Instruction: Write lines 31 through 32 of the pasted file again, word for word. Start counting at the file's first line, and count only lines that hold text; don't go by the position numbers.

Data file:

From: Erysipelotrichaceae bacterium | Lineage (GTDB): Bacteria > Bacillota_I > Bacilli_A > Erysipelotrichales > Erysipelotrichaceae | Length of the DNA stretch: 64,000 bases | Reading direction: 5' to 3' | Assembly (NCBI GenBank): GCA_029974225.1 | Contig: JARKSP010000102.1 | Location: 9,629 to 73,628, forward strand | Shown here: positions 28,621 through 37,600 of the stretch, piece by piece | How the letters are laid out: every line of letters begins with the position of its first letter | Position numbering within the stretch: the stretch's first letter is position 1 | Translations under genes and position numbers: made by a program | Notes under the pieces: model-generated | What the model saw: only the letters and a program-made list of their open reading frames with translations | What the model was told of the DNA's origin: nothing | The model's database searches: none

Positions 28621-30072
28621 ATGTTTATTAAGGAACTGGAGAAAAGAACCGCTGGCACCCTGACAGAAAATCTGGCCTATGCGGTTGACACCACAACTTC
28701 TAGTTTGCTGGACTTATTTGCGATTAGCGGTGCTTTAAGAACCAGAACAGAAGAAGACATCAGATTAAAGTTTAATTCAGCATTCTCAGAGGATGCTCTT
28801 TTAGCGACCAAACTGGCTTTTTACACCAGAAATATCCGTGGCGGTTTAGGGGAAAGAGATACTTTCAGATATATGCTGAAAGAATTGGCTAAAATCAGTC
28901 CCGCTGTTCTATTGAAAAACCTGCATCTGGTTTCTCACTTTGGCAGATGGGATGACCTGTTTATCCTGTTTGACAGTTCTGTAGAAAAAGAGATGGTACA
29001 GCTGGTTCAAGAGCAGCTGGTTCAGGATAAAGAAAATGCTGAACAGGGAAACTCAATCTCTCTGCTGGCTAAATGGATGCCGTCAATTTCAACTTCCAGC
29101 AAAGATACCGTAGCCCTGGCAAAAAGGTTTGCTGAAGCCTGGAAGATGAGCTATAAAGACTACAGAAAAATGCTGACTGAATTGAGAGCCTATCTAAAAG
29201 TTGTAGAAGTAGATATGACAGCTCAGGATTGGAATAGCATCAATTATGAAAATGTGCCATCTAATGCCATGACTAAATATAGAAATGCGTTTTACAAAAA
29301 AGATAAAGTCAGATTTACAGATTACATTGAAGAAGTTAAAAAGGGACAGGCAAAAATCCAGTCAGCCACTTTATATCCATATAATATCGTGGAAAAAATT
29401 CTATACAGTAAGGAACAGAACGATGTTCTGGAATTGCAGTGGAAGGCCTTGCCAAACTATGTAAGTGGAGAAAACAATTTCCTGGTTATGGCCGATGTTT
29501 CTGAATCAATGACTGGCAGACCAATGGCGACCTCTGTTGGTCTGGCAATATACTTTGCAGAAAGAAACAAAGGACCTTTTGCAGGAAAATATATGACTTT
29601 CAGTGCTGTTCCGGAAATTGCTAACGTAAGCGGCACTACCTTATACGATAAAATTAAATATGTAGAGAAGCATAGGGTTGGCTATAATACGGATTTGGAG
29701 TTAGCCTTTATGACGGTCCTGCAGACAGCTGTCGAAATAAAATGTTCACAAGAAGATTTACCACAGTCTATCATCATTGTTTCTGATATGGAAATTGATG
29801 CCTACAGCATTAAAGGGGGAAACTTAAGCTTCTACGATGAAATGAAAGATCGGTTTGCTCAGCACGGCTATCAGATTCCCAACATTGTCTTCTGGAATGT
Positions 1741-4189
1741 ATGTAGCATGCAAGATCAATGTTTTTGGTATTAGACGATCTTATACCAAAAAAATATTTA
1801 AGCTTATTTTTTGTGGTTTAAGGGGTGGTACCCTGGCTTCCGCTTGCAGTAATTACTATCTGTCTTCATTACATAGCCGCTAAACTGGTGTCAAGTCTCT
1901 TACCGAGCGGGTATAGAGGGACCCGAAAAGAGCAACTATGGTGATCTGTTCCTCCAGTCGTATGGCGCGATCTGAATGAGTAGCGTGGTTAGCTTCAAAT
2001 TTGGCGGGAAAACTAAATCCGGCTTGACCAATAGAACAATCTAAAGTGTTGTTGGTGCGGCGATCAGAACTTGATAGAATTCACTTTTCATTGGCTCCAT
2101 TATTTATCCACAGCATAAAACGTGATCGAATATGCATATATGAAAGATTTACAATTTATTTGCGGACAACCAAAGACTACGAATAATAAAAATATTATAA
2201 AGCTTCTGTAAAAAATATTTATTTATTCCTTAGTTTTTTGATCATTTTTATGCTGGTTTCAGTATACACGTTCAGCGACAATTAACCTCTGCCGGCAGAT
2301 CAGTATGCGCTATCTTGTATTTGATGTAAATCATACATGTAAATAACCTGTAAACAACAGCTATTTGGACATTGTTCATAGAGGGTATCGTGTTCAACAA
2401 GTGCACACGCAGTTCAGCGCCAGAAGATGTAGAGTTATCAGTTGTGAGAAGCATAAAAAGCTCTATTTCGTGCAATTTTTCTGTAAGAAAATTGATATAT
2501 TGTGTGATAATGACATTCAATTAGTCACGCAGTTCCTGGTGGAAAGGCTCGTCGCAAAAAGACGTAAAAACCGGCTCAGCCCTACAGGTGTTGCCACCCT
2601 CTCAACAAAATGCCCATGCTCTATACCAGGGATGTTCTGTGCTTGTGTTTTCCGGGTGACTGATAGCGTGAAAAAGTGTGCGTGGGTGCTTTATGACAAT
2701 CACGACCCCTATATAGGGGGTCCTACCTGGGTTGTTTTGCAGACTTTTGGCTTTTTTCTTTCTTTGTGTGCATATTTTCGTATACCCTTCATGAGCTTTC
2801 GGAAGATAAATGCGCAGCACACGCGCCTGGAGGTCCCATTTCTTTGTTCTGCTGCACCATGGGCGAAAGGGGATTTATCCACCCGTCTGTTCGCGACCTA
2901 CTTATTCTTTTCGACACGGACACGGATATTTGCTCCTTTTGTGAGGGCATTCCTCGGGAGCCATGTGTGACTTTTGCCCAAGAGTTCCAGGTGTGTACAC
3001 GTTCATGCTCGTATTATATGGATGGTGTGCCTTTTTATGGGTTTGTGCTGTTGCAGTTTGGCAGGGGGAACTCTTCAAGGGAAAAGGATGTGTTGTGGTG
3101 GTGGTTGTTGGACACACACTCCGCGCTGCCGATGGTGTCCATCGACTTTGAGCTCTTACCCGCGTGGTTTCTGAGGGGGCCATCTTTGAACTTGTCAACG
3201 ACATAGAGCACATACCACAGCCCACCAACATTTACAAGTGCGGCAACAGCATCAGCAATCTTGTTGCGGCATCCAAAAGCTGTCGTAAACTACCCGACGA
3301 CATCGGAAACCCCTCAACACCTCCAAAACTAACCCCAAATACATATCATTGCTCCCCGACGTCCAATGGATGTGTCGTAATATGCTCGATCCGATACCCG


3101 GTGGTTGTTGGACACACACTCCGCGCTGCCGATGGTGTCCATCGACTTTGAGCTCTTACCCGCGTGGTTTCTGAGGGGGCCATCTTTGAACTTGTCAACG
3201 ACATAGAGCACATACCACAGCCCACCAACATTTACAAGTGCGGCAACAGCATCAGCAATCTTGTTGCGGCATCCAAAAGCTGTCGTAAACTACCCGACGA